Contextures

How to Audit Excel Formulas

Use built-in tools and shortcuts to troubleshoot the formulas in a workbook

Introduction

There are several built-in tools and shortcuts that you can use to troubleshoot the formulas in a workbook. For example, use the FORMULATEXT function in Excel 2013, to see both the formula result, and the formula text, while checking a column.

formulatext function shows inconsistent formulas

Video: Quick Tips for Auditing Formulas

To see a few commands and shortcuts for auditing and troubleshooting formulas, please watch this short video tutorial.

Or watch on YouTube: Auditing Excel Formulas - Quick Tips

View All Formulas on a Worksheet

Usually the formula results are showing on a worksheet, so you can see the numbers or text that the formulas return. In the screen shot below, cell E5 is selected, and you can see its formula in the formula bar:

=C5*D5

The result of that calculation is showing in cell E5 -- 349.32 -- the Qty multiplied by the Unit Price.

formula results showing

To troubleshoot the formulas, you can show the formulas in the cells, instead of the results. To do this, use a keyboard shortcut, or a Ribbon command.

Show Formulas With a Keyboard Shortcut:

  • To see the formulas, press Ctrl + ` (the accent grave key, above the Tab key -- international keyboards might use a different shortcut)
  • NOTE: To hide the formulas later, use the same keyboard shortcut.

In the next screen shot, you can see the same worksheet, showing all the formulas. You can quickly scan down the columns, to see if the formulas are consistent.

formulas showing in cells

Show Formulas With a Ribbon Command:

  • To see the formulas, click the Formulas tab on the Ribbon, then click the Show Formulas command
  • NOTE: To hide the formulas later, use the same Ribbon command.

    show formulas command on Ribbon

Dates Are Displayed As Numbers

When the formulas are displayed in a worksheet, all the dates are displayed as numbers, instead of a date format. They will return to date formatting when the Show Formulas setting is turned off. Other numbers will be displayed with General format, while formulas are showing.

Here is the worksheet, with dates and number formatting displayed.

date and number formatting

Here is the same worksheet, with dates and number formatting removed, because formulas are showing. All dates and numbers are displayed in General format..

date and number formatting removed

Check Formulas with FORMULATEXT Function

New in Excel 2013, the FORMULATEXT function shows the formula that is entered in the referenced cell. It can help you troubleshoot, by showing if formulas in a column are consistent, while still showing the formula results in the original cells.

To see how the FORMULATEXT function works, please watch this short Excel video tutorial. The written instructions are below the video.

How It Works

The FORMULATEXT function takes a cell reference as its argument.

=FORMULATEXT(F5)

In this screen shot, the formula in row 6 is slightly different from the others. The FORMULATEXT function shows the function entered in each cell. You can still see the formula results, in the Tax column.

You can read more about the FORMULATEXT function here.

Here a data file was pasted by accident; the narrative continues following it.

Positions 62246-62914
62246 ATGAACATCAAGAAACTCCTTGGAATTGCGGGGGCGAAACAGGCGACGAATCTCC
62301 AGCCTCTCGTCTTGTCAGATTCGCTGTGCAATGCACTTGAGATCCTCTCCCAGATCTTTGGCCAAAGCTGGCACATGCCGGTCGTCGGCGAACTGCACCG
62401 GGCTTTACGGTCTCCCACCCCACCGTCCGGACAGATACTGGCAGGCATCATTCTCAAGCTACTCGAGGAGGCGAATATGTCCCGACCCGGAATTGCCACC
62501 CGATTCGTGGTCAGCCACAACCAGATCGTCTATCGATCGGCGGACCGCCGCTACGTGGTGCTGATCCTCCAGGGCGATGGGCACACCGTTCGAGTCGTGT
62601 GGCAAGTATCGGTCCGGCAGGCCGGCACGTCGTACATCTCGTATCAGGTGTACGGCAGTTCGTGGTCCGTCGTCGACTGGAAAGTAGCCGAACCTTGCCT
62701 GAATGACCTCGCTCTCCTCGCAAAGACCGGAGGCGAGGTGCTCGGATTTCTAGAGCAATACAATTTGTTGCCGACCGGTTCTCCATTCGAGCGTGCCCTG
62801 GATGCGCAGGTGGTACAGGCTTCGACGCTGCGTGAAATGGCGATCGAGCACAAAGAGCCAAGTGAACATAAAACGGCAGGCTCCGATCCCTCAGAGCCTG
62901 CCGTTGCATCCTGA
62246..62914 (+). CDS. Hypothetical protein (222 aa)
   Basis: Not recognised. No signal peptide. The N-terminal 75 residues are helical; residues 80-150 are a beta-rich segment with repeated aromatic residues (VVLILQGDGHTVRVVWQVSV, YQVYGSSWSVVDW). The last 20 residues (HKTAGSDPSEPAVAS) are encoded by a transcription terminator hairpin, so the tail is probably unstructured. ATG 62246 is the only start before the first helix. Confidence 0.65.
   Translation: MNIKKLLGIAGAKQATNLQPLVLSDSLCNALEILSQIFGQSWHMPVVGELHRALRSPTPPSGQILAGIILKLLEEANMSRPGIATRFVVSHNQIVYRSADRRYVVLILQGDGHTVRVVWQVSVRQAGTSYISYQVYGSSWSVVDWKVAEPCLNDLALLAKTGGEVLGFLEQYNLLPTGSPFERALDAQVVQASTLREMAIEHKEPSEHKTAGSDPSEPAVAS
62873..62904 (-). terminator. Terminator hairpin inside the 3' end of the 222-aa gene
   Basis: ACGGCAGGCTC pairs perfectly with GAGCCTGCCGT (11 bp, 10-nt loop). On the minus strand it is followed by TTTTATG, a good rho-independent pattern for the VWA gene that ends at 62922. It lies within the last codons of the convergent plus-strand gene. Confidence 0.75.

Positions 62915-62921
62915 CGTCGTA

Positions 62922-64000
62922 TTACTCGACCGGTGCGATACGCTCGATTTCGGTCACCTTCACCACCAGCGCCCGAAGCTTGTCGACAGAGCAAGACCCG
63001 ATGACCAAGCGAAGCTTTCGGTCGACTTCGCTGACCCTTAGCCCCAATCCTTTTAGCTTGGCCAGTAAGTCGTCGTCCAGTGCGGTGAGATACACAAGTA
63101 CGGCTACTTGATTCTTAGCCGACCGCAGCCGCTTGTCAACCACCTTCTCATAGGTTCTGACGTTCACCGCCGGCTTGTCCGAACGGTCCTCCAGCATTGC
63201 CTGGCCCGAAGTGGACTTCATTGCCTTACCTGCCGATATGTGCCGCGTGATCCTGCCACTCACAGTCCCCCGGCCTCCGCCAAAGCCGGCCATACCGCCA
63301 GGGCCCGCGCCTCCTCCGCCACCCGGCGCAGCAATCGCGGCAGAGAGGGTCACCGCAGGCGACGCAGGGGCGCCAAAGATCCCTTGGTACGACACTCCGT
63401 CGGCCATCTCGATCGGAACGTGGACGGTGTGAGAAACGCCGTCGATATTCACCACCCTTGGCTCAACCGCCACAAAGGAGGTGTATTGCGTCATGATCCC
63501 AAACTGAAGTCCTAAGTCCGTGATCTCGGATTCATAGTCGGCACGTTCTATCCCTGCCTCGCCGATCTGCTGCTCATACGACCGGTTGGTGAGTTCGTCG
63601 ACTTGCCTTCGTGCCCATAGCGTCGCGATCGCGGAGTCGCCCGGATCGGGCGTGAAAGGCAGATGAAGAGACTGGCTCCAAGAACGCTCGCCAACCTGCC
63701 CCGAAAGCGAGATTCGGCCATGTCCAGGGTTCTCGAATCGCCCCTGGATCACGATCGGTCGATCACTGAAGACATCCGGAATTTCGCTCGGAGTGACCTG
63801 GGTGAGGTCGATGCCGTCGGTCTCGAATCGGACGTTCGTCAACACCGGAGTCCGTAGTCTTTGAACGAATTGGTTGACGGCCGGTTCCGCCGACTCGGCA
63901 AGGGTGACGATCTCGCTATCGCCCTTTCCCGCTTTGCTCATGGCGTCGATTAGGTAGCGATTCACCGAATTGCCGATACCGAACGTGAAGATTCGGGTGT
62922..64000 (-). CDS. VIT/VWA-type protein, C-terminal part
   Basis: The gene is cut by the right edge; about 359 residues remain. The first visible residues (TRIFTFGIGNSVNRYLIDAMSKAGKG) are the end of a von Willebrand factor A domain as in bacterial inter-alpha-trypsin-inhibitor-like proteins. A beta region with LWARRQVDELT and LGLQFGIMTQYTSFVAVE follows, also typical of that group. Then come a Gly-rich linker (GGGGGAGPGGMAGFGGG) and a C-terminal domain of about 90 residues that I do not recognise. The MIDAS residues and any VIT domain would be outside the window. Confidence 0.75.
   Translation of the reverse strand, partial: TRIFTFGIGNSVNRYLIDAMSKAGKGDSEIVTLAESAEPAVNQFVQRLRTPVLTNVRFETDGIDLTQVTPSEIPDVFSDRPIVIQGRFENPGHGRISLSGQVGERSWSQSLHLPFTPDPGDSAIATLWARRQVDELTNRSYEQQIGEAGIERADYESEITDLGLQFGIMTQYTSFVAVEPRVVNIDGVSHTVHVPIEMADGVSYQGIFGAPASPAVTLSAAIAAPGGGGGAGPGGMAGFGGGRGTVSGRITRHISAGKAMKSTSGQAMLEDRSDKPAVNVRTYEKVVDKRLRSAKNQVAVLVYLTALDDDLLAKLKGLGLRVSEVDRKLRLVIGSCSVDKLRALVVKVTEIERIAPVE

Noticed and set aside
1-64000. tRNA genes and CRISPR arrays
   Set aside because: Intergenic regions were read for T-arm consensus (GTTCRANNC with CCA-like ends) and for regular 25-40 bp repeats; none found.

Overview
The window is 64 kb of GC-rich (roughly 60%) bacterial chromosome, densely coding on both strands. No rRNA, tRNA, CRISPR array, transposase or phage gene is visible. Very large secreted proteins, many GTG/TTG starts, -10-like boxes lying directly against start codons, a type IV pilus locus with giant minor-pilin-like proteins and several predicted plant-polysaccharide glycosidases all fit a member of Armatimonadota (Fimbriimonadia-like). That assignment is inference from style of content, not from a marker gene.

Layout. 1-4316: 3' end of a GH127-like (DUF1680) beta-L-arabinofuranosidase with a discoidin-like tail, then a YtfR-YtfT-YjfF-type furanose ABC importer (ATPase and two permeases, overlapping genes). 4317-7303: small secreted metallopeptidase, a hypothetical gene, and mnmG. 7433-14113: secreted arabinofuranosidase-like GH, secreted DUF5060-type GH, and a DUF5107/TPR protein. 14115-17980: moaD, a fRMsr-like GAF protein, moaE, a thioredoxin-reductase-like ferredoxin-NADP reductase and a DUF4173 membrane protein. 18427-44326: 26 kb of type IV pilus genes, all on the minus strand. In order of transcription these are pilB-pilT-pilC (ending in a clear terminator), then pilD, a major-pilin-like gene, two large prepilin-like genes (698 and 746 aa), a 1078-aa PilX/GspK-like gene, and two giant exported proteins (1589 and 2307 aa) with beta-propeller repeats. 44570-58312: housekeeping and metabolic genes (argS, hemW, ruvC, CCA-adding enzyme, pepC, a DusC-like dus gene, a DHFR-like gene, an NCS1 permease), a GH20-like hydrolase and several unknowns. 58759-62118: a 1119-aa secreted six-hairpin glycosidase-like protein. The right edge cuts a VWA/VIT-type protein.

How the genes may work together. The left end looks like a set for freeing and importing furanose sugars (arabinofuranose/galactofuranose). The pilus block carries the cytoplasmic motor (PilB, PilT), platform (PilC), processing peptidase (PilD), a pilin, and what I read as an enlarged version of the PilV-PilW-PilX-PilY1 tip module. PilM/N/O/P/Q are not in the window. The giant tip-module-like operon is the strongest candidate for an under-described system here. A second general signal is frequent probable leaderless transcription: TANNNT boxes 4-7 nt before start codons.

formulatext function shows inconsistent formulas

Go To Precedent or Dependent Cells

If you select a cell that contains a formula, you can use keyboard shortcuts to go to either its precedent or dependent cells.

  • Precendent cells are the cells that affect the formula in the selected cell
  • Dependent cells are the cells that are affected by the formula in the selected cell

Keyboard Shortcuts

  • Press Ctrl + [ to go to the selected cell's precedent cells
  • Press Ctrl + ] to go to the selected cell's dependent cells

Trace Precedent or Dependent Cells

If you select a cell that contains a formula, you can use Ribbon commands to trace its precedent or dependent cells. These commands create arrows on the worksheet, to trace the connections between formulas

To trace the precedents

  • Select a cell that contains a formula with valid range references
  • On the Ribbon, click the Formulas tab, then click Trace Precedents
  • To see the next level of precedents, click the Trace Precedents command again

Blue arrows will show the path to the precendent cells.

trace precedents

If a precedent is on a different sheet, a worksheet icon will appear at the beginning of the arrow. To go to that cell, double-click the icon, to open the Go To dialog box. Then, select a reference in the list, and click OK.

trace precedents on another sheet

To remove the arrows, after you finish troubleshooting, click the Remove Arrows command on the Ribbon's Formulas tab.

remove arrows command

Download the Sample File

Download the zipped sample Audit Formulas file. The workbook also uses the FORMULATEXT function, to show the formulas in the example cells. These functions only work in Excel 2013, so you'll see errors if you open the file in an earlier version.

Excel Add-ins for Auditing Formulas

RefTreeAnalyser

For detailed formula auditing, try the Excel add-in, RefTreeAnalyser. There is a free trial version available.

It helps with easy auditing of formula dependents and precedents, finding circular references, checking for formula inconsistancies, and many other auditing tasks.

FastExcel

The FastExcel add-in can help you find calculation bottlenecks in your workbook, and understand and debug complex formulas more easily.

Learn about its troubleshooting tools and features, to see how it can help you.

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Last updated: December 21, 2015 12:12 AM